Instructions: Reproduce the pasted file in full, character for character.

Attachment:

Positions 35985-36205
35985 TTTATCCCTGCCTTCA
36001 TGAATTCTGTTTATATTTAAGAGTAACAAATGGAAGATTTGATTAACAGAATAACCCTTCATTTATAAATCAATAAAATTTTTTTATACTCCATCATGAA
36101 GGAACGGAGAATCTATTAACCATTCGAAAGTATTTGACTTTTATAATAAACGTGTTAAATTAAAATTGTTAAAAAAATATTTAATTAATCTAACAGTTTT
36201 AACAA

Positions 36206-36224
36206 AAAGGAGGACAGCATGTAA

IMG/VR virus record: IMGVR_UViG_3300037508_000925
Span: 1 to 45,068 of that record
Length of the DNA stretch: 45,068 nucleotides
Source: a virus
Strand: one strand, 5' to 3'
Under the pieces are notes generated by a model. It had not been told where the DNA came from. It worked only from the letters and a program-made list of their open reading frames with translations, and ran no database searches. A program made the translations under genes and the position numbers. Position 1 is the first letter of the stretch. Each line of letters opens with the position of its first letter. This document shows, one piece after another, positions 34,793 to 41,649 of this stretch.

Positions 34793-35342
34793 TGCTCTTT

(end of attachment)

Positions 35985-36205
35985 TTTATCCCTGCCTTCA
36001 TGAATTCTGTTTATATTTAAGAGTAACAAATGGAAGATTTGATTAACAGAATAACCCTTCATTTATAAATCAATAAAATTTTTTTATACTCCATCATGAA
36101 GGAACGGAGAATCTATTAACCATTCGAAAGTATTTGACTTTTATAATAAACGTGTTAAATTAAAATTGTTAAAAAAATATTTAATTAATCTAACAGTTTT
36201 AACAA

Positions 36206-36224
36206 AAAGGAGGACAGCATGTAA

IMG/VR virus record: IMGVR_UViG_3300037508_000925
Span: 1 to 45,068 of that record
Length of the DNA stretch: 45,068 nucleotides
Source: a virus
Strand: one strand, 5' to 3'
Under the pieces are notes generated by a model. It had not been told where the DNA came from. It worked only from the letters and a program-made list of their open reading frames with translations, and ran no database searches. A program made the translations under genes and the position numbers. Position 1 is the first letter of the stretch. Each line of letters opens with the position of its first letter. This document shows, one piece after another, positions 34,793 to 41,649 of this stretch.

Positions 34793-35342
34793 TGCTCTTT